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To celebrate Father’s Day, all week long we’ll be publishing a series of stories all about dads—about their companionship in the outdoors, about them teaching or encouraging us to hunt and fish, and about how we wouldn’t be where we are, or who we are, without them. Fittingly, we’re calling this series “Thanks, Dad.” 

Do you have a great story to share about your dad? Submit it to our Father’s Day Contest for a chance to be featured in the F&S journal and win a prize package valued at $500.

Last March, I surprised my dad with a flight to come visit me in Colorado. I’d been living here for about two years and had discovered some good trout waters that I wanted to share with him. There was, however, one catch. “You leave in a week,” I said.

Not giving Dad time to procrastinate and buy his own ticket was the best way to get him out here for our first-ever Western fly fishing trip. One that was long overdue.

In 2022, Dad drove cross country to help me move, but we never got the chance to fish before he left. This time, fishing would be the purpose of the trip, along with a reunion to one of his favorite settings—Colorado’s Rocky Mountains.

I told him that all he had to pack was warm clothes and that I’d take care of the rest. A week later, he and I were driving west through the Eisenhower tunnel to one of my favorite trout rivers.

***

My father is a lifelong outdoorsman, but by the time I was born, hunting and fishing were becoming less of a mainstay in his life. My two older brothers were more interested in the baseball field than fishing in the bay, and my dad didn’t force the outdoors on any of us. I also took to sports, but Dad’s hunting and fishing stories—especially those from his stint in Colorado, 44 years ago—captivated me in a way sports couldn’t.

I never grew tired of hearing his tales about sunken boats, violent storms, giant fish, big bucks, and limits of mallards taken in blizzards. Before I could even cast a rod, I knew every one of his stories by heart. When I was finally old enough to start joining Dad on fishing trips, it felt as if I were in the big leagues.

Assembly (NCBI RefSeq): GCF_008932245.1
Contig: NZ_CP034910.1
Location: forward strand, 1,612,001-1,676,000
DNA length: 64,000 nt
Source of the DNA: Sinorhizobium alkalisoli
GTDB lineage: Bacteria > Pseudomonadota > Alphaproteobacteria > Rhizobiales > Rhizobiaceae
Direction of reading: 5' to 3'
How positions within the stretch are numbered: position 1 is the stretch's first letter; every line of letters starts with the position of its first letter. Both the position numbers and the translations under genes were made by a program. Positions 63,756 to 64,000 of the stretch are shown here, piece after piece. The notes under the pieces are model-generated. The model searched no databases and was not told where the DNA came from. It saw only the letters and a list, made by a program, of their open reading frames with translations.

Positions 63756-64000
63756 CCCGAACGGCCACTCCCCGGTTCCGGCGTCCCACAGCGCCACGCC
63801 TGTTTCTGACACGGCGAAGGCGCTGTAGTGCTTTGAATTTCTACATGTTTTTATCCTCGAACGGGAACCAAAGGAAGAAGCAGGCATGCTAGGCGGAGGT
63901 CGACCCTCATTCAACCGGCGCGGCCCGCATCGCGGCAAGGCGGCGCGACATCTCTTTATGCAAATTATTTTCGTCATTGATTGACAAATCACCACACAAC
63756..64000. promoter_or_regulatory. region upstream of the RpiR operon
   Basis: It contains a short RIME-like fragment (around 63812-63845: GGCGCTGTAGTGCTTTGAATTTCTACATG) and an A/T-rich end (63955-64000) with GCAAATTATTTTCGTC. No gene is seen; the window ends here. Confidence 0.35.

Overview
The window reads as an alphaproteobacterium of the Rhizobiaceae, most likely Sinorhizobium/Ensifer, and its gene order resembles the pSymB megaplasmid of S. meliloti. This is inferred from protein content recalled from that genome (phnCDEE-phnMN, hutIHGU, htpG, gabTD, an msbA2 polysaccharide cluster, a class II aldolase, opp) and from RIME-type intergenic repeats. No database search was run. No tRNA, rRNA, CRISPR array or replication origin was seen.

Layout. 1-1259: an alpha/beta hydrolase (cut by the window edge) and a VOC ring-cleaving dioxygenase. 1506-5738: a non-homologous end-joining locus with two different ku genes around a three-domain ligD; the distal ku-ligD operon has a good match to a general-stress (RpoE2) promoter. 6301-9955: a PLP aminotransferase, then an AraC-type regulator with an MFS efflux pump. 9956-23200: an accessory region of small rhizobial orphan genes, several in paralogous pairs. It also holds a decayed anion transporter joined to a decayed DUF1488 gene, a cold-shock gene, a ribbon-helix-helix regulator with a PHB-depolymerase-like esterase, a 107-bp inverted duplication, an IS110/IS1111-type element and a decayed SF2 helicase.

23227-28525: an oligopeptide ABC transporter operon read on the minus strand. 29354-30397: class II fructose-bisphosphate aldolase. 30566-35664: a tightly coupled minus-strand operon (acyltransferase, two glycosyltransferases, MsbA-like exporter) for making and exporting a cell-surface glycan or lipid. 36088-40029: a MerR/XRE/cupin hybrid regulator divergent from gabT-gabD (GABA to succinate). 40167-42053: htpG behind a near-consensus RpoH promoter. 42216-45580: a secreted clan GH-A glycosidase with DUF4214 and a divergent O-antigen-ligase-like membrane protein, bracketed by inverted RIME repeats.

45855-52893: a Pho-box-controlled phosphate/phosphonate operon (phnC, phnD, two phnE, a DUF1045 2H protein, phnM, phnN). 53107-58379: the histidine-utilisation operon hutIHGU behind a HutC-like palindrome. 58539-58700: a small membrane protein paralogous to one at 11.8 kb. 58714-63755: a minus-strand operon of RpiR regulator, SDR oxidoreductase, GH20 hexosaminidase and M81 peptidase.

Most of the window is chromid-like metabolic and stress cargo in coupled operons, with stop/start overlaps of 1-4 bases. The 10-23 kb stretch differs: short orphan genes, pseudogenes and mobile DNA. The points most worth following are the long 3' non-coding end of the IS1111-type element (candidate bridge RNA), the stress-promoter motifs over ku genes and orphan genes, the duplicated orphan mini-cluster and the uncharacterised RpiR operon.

Our first adventure together—or, the first one I can remember—came on Father’s Day 2006, when I was 8 years old. We spent the day fishing for striped bass near our home on Long Island. After going all morning without a bite and running out of bait, a clam boat came in from the ocean and docked at a marina nearby. We motored over to the dock, and the deckhand gave us some clam bellies for free and tossed them onto our boat before we headed back out. Not long after, I reeled in my first striper.

A boy in a white shirt and red shorts holds a striped bass in front of a boat
The author proudly shows off his first keeper striped bass—with a little help from his dad. Ryan Chelius

What I remember most about that bass was Dad coaching me through the fight, saying, “You got it, Ry!” At the time, the striped bass limit was one fish measuring 28 inches or longer. Mine was 28, on the dot. So was the one Dad caught later that day. We took our fish home, and my mom took pictures of us with them on the front lawn. Later that night at the dinner table, while eating fresh striped bass, we shared our first fishing story as a duo. I was finally a part of Dad’s adventures.

***

As we continued driving along the interstate, with the sun just beginning to rise over the snowcapped peaks, my dad and I shared stories—just like old times. Most of mine were anecdotes from my first two years out West. Most of Dad’s were from his early Colorado expeditions in 1979.

When we finally arrived at the pull-off, I began rigging both of our rods. Dad can be a little bit slower these days, but his excitement for adventure is still there—especially for fly fishing, which he picked up later in life. We made our way down the bank before reaching the river. I stood upstream to block the current and help Dad across. When we reached the run, I told Dad where to cast. After a couple of warmups, he got the size 22 Juan midge where it needed to be. The indicator disappeared.

A fisherman stands in a river lined with trees holding a rainbow trout.
The author’s dad caught this stunner of a rainbow during their trip in March. Ryan Chelius

“Keep ’em tight!” I yelled.

Dad got the fish on the reel, and I scooped it in the net. He was ecstatic as he gazed down at the fish—a beautiful 17-inch rainbow. I removed the hook and took a photo of Pops with his trout, before he released it.

The morning continued on with more of the same result. I coached Dad on where to cast and when to mend, and he did the heavy lifting when it came to hooking fish and bringing them in. It was a mix of rainbows and browns that all came on tiny midges over the course of two days.

Toward the end of the last day, I hooked a giant—the type of fish you know is huge the moment you stick it. After a long fight, my buddy who joined us netted the 19 ½-inch rainbow—my biggest Colorado trout yet. On the bank, I heard Dad yell from a distance, “That is insane!”

***

Somewhere along the way, since we caught that pair of Father’s Day stripers 18 years ago, our roles as a team shifted. I can’t remember when this happened. We never discussed it, and to be honest, it doesn’t really matter. At some point, I was the one who set the decoys, netted the fish, and handled the dirty work in the field. But the one thing that hasn’t changed is our love for sharing hunting and fishing stories.

This last trip was another addition to our collection of family fishing tales and one we’ve discussed many times on the phone since. In fact, it has already sparked plans for our next trip. I have a few places and rivers in mind, but Dad won’t find out where we’re going until a week before.